With the game low-scoring at 2-1 and both pitchers working quickly, the seventh inning started just 90 minutes after the first pitch. But by pitch counts, Santiago was in worse shape than Fister, 93-59. The score remained 2-1 after seven, both Fister and Santiago pitching around singles.
Top of eight, Drew Smyly and Jose Veras warming up, Fister was still on the mound. After giving up a lead-off single to Dayan Viciedo, John Danks in to pinch run, Fister fell behind Gordon Beckham 3-0. Then manager Robin Ventura called for the hit and run. Thanks to some bad baseball luck, the strategy backfired. Santaigo was covering the bag and didn't have to move for Beckham's ground ball up the middle, turning a quick double play. Fister stuck out Josh Phegley on his 88th and final pitch of the game.
Right-hander Nate Jones replacing an excellent Santiago in the bottom of the eighth, the Tigers were retired in order. There would be no insurance runs for Joaquin Benoit, who would pitch the ninth against the top of the White Sox order.
Benoit retired the first two White Sox batters he faced before walking Rios on a borderline 3-1 pitch. Rios took off for second as Dunn was taking strike two, narrowly beating Pena's one-hop throw. Rios' 23rd theft of the season gave Dunn a shot at a game-tying RBI.
There would no miracles for the spiraling-into-oblivion White Sox. Dunn weakly bounced out 6-3.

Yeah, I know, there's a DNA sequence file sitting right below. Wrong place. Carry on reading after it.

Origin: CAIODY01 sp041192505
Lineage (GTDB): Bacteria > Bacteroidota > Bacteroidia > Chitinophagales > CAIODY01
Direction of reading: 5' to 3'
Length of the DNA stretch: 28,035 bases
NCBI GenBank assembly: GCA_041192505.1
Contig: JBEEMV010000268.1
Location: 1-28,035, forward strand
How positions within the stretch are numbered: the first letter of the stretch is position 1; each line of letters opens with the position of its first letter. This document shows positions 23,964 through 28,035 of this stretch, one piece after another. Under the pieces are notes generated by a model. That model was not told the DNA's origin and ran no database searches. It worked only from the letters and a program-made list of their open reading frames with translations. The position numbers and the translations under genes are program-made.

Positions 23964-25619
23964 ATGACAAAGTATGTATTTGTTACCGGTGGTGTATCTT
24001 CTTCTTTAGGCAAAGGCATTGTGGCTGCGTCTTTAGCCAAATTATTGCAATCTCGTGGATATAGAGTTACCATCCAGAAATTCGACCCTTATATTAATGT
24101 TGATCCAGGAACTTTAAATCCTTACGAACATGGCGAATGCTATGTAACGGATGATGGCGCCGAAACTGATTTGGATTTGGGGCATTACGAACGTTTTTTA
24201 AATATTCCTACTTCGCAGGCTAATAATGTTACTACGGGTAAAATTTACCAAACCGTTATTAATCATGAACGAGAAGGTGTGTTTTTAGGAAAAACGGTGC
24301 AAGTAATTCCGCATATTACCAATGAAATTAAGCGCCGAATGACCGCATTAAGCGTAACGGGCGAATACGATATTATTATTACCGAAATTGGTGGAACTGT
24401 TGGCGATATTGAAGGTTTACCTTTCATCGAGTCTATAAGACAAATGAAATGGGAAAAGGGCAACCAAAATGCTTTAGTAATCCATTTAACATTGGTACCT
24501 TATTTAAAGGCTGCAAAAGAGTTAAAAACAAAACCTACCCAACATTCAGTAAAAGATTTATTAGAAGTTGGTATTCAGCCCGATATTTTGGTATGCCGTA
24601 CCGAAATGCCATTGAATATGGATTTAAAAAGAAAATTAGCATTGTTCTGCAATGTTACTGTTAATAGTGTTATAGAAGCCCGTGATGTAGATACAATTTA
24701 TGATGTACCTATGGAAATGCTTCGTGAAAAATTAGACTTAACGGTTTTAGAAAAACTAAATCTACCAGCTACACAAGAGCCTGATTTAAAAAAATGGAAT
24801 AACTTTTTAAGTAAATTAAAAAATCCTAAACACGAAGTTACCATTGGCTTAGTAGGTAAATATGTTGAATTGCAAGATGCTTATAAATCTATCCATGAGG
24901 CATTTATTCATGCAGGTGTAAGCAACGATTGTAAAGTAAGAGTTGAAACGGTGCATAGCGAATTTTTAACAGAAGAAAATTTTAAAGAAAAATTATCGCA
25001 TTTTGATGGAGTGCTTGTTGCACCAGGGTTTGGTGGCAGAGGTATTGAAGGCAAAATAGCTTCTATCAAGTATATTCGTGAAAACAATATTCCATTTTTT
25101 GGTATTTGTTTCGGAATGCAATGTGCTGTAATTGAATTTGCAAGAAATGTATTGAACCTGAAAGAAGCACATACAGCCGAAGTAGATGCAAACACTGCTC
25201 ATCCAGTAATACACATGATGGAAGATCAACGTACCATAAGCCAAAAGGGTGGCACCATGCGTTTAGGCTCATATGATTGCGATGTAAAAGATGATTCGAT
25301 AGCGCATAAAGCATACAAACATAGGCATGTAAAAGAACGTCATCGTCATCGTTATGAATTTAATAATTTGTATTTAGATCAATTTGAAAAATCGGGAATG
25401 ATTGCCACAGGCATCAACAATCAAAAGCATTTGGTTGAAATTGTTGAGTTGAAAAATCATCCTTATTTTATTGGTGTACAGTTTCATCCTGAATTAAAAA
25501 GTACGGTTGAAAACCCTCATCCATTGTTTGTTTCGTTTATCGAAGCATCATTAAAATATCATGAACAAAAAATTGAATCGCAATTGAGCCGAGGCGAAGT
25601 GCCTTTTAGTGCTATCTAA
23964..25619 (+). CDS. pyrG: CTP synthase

Your final score is first-place Tigers 2, last-place White Sox 1. Any win without Miguel Cabrera in the lineup is a good win.
The offense takes a big hit without their All-World masher. But the Tigers don't need much offense when Fister is on his game. As Tigers' manager Jim Leyland often likes to say, "Momentum is your next day's starting pitcher." Fister was momentum personified.
Undefeated on the home stand at 6-0, the Tigers' sixth consecutive victory raised their record to 17 over .500 at 62-45. Their record in one-run games, once brutal, is now a more respectable 11-14. While the Tigers were racing to victory, the Marlins were busy ending the Indians' winning streak with a 10-0 victory. The Tigers' lead in the Central is back at three games.
Game two between the White Sox and Tigers features lefty John Danks (2-8, 4.57 ERA) taking on the Tigers de facto ace, Max Scherzer (15-1, 3.01 ERA). After getting knocked around for 11 runs in his previous 14 innings (six of those runs in a loss to the Tigers), Danks held the Indians to one run and two hits over six innings. The fourth pitcher to win 15 of his first 16 decisions since 1979, Scherzer is coming off another excellent performance, shutting out the Philles on one hit over six innings. First pitch on Fiesta Tigres (and BYB meetup) night is set for 7:08.
WIN PROBABILITY GRAPH:
Everyone in the AL Central is making like Frank the Tank: "We're going streaking!"
Coming into tonight's action, the Royals have won nine in a row, 9-1 in their last ten. The Indians have taken eight in a row, 8-2 over ten games. The Tigers have won five straight, also 9-1 in ten games. Even the White Sox and Twins are in on the streaking, but in the opposite direction. The White Sox are 1-9 in their last ten, losers of eighth straight. The Twinkies have lost four consecutive games.
The tenth straight (and 22nd overall) Comerica Park sellout crowd of 41,109 pushed the Tigers' season attendance over the two million mark.
Newest Tiger Jose Iglesias was supposed to get the start at second base tonight. But Miguel Cabrera was scratched from the lineup after taking infield, still having issues with an abdominal strain. The Tigers are calling "discomfort after pregame running." Iglesias was shifted to third base and batting seventh, Ramon Santiago inserted at second and hit ninth, while Matt Tuiasosopo was moved up to third in the batting order.